In last season’s Eastern Conference Semifinals, Horford defended Giannis less frequently as the series progressed. Giannis, perhaps the NBA’s most physical player, wore him down. Aside from lacking the explosiveness and length of Giannis (two key details, for what it’s worth), Horford’s biggest weakness was a failure to match the physicality when tasked with full-time Giannis-stopping duties. Expecting one guy to carry that burden isn’t reasonable — and now, the Sixers don’t have to do so.

While Embiid’s success against Giannis is derived primarily from size and athleticism, Horford’s defensive IQ is the root of his profits. He mirrors Giannis’ movements and is aware of his tendencies.


Embiid and Horford will shoulder much of the Giannis obligation each game, but Simmons isn’t entirely incapable, even if viral videos suggest otherwise. Giannis holds a significant strength advantage over the third-year guard, though Simmons’ lateral agility and perimeter mobility can be effective.

Simmons’ approach has to be different than Embiid’s and Horford’s. Rather than camp in the lane and dare Giannis to shoot, Simmons should crowd him from the outset and seek to exploit Giannis’ underwhelming ball-handling chops. Simmons isn’t long or physical enough to serve as a deterrent at the rim; he has to do all he can to prevent Giannis from getting there in the first place.

The obvious rebuttal is to just post Simmons up, either backing him down from the perimeter or feeding Giannis the ball in advantageous spots. The strength deficit Simmons is dealing with significantly caps his impact against Giannis. And considering the presence of Embiid and Horford, he won’t be thrust into action very often.

Even so, Simmons is clearly Philadelpha’s third-best option. Where it needs to make use of this is when Milwaukee draws up slide screens or pick-and-pops with Giannis as the primary ball-handler. This is an action that gave the Sixers trouble last year, as the shooting gravity of the screener prompted hesitation between the two defenders — wondering whether to switch on the play — and sparking an open 3 or path to the bucket.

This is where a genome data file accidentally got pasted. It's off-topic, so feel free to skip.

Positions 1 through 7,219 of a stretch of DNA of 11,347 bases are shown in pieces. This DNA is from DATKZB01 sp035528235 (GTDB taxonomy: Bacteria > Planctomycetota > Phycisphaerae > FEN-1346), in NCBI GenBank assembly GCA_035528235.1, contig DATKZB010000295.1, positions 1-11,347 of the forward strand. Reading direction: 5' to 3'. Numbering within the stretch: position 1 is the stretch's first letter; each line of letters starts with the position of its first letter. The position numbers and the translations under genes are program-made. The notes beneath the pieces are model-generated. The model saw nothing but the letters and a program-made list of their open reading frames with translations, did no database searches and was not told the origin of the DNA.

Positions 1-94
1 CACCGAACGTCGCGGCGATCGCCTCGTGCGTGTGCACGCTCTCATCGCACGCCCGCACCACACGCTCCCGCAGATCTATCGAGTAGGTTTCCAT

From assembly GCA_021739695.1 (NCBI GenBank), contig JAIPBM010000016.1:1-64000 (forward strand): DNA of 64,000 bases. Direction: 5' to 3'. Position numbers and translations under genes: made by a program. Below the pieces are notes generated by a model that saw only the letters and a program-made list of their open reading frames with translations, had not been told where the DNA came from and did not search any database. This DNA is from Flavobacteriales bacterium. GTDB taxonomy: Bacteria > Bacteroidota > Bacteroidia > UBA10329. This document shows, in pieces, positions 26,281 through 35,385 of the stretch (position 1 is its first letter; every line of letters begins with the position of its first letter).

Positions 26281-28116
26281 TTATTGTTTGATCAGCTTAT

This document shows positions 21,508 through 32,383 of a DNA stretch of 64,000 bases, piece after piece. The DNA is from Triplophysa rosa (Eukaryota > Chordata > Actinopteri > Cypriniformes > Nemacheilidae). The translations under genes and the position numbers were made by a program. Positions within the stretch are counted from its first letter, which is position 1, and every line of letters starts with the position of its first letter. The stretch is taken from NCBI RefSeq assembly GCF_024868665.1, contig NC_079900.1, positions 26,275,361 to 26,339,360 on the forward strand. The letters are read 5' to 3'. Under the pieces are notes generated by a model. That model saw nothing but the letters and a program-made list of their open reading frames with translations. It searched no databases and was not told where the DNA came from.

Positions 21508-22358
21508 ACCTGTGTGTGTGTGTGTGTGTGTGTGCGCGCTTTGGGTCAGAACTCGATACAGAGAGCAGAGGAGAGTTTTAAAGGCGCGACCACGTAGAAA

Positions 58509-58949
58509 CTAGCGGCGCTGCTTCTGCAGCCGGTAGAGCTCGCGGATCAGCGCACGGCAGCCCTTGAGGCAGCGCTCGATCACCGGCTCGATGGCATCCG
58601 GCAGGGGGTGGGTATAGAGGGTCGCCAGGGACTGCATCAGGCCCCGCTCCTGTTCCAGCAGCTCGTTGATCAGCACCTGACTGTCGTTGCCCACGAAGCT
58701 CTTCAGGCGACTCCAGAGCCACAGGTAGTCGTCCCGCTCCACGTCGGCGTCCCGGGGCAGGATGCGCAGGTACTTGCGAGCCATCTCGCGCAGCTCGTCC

When the Bucks run this, it would be prudent to have Simmons be the one defending the screener. That either means pre-switching (switching off the ball before a screen is set in order to avoid undesirable mismatches), so he’s guarding the screener or reviewing hours of film to determine which member of the Bucks most commonly acts as the screener and pinning Simmons on him. Because too often last season, Giannis feasted on switches, enjoying easy scoring opportunities like this.


Similarly, the Sixers have to be more reluctant in switching screens. It was a core principle of their defense last season, but it left them in precarious spots quite often against Giannis. I understand it’s difficult to alter a scheme for one opponent, but Milwaukee is the opponent in the East. Any updated defensive philosophy should be viewed through the lens of beating Milwaukee. The previous one wasn’t conducive to success against the conference’s potential bellwether. Whenever possible, Horford or Embiid have to be on Giannis. Switching doesn’t allow for that.

One issue that will almost assuredly confront the Sixers is the fact that they’re likely to take a step back offensively from last season (losing your two best perimeter shot creators does that). A less efficient offense means more missed shots and more transition opportunities in which Giannis is staring down an ill-equipped defender in the open court, preparing to exploit a mismatch bred from fast-break chaos.

Better timing on help rotations is another area Philadelphia must shore up. Defenders were far too quick to send help Giannis’ way and it left the Sixers susceptible to breakdowns.


Turning Giannis into a playmaker is the ideal way to limit his production, but the reads can’t be that easy. Rotations away from the ball have to be better. If a defender plays off his man to help on Giannis, somebody else has to swing over and eliminate the simple kick-out pass. Force him into cross-court reads. This is what Toronto did — perfecting its rotations and timing on help — and the result was 22.7 points per game on 51.8 percent true shooting for Giannis (27.7 and 64.4 during the regular season). Look how pristine this positioning is:

There’s not a simple pass for Giannis to make in that screenshot. Compare it to the clips above and the difference in execution is striking.

Giannis has taken substantial steps forward as a distributor over the course of his career but it remains the biggest weakness in his offensive repertoire aside from the jumper. He’s prone to spraying inaccurate drive-and-kick passes to shooters — often missing their shooting pocket and disrupting their rhythm — or just missing reads altogether.